- 3D Trade – Human Rights – Equitable Economy and Rights & Democracy (2003) Towards Development: Human Rights and the WTO Agenda, report of a panel discussion held during the WTO Ministerial Conference in Cancun, 2003.
- Caroline Dommen (2002) ‘Raising human rights concerns in the World Trade Organization – actors, processes and possible strategies,’ Human Rights Quarterly, Vol. 24, p. 1-50.
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- Fatoumata Jawara & Aileen Kwa (2003) Behind the Scenes at the WTO – the real world of international trade negotiations, London & New York: Zed Books.
- Gabrielle Marceau (2002) ‘WTO Dispute Settlement and Human Rights,’ European Journal of International Law, Vol. 13, No. 4.
- John Hilary (2000) The Wrong Model: GATS, trade liberalization and children’s right to health, London: Save the Children UK.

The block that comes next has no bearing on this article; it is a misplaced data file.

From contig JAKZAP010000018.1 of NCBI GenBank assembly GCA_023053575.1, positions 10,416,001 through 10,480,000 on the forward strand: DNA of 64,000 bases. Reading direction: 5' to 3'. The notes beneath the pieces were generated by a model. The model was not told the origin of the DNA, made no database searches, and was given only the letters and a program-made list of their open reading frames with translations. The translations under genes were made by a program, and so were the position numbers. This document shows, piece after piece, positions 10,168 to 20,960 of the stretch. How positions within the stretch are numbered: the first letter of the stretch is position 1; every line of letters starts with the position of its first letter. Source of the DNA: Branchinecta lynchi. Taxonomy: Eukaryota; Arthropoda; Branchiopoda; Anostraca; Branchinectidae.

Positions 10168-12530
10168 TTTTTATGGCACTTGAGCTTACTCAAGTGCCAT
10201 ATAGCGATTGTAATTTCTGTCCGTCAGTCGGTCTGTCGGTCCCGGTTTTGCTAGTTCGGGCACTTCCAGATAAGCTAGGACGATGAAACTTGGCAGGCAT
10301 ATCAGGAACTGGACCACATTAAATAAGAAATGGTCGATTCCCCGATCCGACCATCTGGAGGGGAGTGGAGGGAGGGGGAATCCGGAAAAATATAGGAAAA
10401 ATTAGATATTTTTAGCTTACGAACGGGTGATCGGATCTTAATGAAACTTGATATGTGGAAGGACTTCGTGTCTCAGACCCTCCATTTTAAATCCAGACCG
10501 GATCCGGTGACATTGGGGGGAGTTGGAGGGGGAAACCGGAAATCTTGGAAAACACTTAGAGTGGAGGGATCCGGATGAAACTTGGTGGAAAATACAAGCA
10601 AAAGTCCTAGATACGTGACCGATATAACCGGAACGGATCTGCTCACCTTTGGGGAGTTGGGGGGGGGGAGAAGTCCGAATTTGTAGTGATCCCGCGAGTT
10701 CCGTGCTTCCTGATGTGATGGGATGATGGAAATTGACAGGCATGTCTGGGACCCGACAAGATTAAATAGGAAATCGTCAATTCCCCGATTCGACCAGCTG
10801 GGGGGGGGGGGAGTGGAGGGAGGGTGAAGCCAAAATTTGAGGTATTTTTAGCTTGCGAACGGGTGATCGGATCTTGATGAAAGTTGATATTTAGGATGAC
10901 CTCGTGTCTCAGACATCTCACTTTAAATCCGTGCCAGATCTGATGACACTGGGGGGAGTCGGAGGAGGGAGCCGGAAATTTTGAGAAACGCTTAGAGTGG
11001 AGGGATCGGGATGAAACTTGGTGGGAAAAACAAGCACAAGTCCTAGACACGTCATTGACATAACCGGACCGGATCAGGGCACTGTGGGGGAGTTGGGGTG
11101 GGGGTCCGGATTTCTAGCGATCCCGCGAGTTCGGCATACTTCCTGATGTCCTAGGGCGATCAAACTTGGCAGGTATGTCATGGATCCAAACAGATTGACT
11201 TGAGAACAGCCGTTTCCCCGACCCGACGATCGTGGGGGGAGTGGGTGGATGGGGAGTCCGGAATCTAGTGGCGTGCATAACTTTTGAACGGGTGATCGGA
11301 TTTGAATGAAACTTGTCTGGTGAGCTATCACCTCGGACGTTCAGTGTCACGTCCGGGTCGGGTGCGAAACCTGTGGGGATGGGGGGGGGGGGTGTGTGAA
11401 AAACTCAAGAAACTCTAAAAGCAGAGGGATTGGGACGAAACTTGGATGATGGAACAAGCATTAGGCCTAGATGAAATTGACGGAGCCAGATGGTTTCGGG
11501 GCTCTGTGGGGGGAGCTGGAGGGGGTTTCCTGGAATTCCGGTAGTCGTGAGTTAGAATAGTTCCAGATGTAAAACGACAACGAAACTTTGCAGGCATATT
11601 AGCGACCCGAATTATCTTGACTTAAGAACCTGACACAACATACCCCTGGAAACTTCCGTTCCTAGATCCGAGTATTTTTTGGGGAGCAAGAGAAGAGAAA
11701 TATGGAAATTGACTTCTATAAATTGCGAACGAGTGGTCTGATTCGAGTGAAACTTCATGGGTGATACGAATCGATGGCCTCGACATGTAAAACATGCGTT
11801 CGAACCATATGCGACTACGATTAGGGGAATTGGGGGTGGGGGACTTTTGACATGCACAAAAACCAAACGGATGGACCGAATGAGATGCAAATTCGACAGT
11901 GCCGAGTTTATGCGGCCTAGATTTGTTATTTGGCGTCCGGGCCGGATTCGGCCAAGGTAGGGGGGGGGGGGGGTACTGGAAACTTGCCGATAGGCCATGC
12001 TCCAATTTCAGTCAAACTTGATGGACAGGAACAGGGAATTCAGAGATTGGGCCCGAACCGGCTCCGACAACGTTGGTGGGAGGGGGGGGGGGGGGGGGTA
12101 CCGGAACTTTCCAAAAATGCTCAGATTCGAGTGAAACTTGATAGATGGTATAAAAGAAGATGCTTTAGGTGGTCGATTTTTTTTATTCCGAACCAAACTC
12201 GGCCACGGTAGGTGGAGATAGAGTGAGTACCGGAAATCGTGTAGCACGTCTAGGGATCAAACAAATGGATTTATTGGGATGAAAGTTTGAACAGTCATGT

- Mariama Williams (2003) Gender Mainstreaming in the Multilateral Trading System – A handbook for policy-makers and other stakeholders, London: Commonwealth Secretariat.
- Michael Trebilcock & Robert Howse (1999) The Regulation of International Trade, 2nd ed., London and New York: Routledge.
- OHCHR (Office of the High Commissioner for Human Rights) (2002) Liberalization of trade in services and human rights – Report of the High Commissioner, E/CN.4/Sub.2/2002/9.
- Roger Normand (2000) Separate and Unequal: trade and human rights regimes, Background Paper for the Human Development Report, New York: UNDP International Trade Law and Human Rights PAGE 1